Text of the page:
It Doesn’t Matter If You Think It’s “Good”: In Defense of Marie Calloway


Earlier this week at Flavorwire, Elizabeth Spiers published a fairly negative review of Marie Calloway’s debut work of fiction, what purpose did i serve in your life. Titled “But Is It Good? The Problem With Marie Calloway’s Affectless Realism,” it sought to discredit the book’s literary merit on mostly formal grounds, with a few swipes at its content as well. Unlike most other negative reviews written about Marie, it did not read as idle bullying, but I still believe it missed the point in many crucial ways. To her credit, Ms. Spiers offered to publish my perspective.

I should start by disclosing that I consider Marie a friend. Upon first reading her short story “Adrien Brody,” I felt simultaneously admiring and protective of it, because I knew the misogynistic, flesh-hungry Internet hordes were already lining up to shit all over this thing that I loved. So I figured I should write her to tell her I liked her work, as it deals with issues of gender and sexuality in a way I rarely see in the ladyblogosphere, where I spend much of my time. Since then, we’ve had some good conversations about writing, politics, feminism, and men. Does this make me biased about her work? Maybe. But it also motivates me to construct a better argument in its defense, because I like being right just as much as I like Marie.

I felt blindsided by Spiers’ review, as it seemed mired in nitpicky observations about Marie’s style while refusing to engage with much of her content, except to shame her and call her a boring fame whore for writing about sex (as if it’s somehow Marie’s fault that sex is especially interesting and fraught territory for a girl growing up under patriarchy.) I’ll talk more about the form later (spoiler alert: I found it effective), but the content seems massively more important to me, as it presents a worldview that is much more politically radical than the prevailing neoliberal feminist orthodoxy, even if you choose to view it as “culturally” more conservative.

That orthodoxy, as I see it, is this: that everything from lipstick to breast implants to hardcore BDSM falls under the umbrella of “a woman’s personal choice,” and that’s where the conversation ends. Any discussion of those choices within a systemic framework is seen as rude, condescending, or worse, borne of one’s own issues. If a woman is unable to separate out her “personal” reasons for wanting to do something from her “societal” reasons, it follows that she must be dumb.

Here’s the thing, though: Marie Calloway isn’t dumb. She’s smart. And yet, like many young women, she’s often found herself making choices that seem at odds with her beliefs or whatever concept of her “true self” she possesses. Anyone who’s ever felt this way should be supportive of Marie’s project, if not the precise way in which she carries it out. I’m even going to hazard a guess that this is a key difference between those who love Marie’s writing (or at least are willing to make generous statements about it) and those who think it’s narcissistic, crappy, boring, unworthy, etc. If you’ve never felt this way, it’s much easier to tune out those who have.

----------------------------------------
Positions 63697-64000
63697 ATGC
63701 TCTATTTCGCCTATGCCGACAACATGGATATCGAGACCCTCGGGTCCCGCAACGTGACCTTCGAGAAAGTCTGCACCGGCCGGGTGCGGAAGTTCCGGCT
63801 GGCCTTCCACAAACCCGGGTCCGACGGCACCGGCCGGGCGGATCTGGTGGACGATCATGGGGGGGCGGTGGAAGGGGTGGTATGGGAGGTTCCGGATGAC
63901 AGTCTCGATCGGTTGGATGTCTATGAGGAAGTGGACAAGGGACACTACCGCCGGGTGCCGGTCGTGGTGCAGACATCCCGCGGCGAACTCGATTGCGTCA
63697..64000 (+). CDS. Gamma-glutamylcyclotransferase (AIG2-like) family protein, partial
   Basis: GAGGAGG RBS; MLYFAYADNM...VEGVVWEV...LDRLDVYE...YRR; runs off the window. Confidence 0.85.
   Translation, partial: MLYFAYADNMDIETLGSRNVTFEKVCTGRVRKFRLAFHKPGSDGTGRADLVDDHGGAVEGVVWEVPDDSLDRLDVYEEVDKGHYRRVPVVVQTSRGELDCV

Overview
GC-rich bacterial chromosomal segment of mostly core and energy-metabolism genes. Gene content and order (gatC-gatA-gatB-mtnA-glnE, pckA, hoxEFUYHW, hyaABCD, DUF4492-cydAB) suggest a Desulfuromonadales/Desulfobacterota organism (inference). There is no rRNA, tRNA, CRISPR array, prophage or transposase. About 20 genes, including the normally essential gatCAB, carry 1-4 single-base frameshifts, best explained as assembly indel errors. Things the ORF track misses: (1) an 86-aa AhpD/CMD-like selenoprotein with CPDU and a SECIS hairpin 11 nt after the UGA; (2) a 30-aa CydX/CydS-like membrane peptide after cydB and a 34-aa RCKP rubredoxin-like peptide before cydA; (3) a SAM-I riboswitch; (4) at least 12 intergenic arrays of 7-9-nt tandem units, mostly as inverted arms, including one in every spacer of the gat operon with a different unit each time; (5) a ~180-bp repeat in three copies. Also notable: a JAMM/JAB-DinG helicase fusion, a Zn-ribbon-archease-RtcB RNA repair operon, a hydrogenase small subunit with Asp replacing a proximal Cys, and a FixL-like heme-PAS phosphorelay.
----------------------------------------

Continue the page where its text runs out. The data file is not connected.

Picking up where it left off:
And I can see why someone who wants to live within the status quo without going crazy might have a stake in tuning them out. To acknowledge that a person can be simultaneously enlightened and oppressed, that even a strong person can be coerced by outside forces, is to acknowledge that what we see before us is not, in fact, the best of all possible worlds. It’s not even fucking close. That scares the shit out of people.

Marie has said she doesn’t specifically identify as a “feminist writer,” because that seems like too much pressure to put on herself. And she’s told me that she doesn’t think her politics are that overt in her book, but I disagree. Reading it, it seems obvious to me that she’s a feminist, and not just any kind of feminist, but a materialist (basically: leftist) feminist who doesn’t buy into the neoliberal notion that the decisions we make for ourselves happen in a vacuum. In pieces like “In Which I Meet An OkCupid Dom,” Marie’s book very explicitly bashes away at the question, “Where is the line between a woman choosing to pursue sexual autonomy, and caving to a misogynistic society that encourages the sexual degradation of women?” It also “wonders” (as I will admit this curious kitten is fond of doing) if all sex under capitalist patriarchy — sex for money, reproduction, and love — is “work” (see also: the writings of Silvia Federici), making the bedroom necessarily a site of exploitation (and more encouragingly, a potential site of struggle). The experiences in this book seem carefully catalogued to point to “yes.”

And on the topic of cataloguing, I’m not sure how Marie’s writing can both be mere “stenography” — a mindless vomiting of events into her LiveJournal — and overly wedded to a stylistic project. Which is it, critics? I’m bringing this up now because I know Marie’s sex life has not been as uniformly depressing as that of her protagonist (and could have guessed even if I didn’t know her). But it’s female sexual degradation and alienation from one’s own body and desires that she’s primarily exploring here. Any pleasure that made it into the book rode in on the back of that degradation. “Absolute realism” this is not.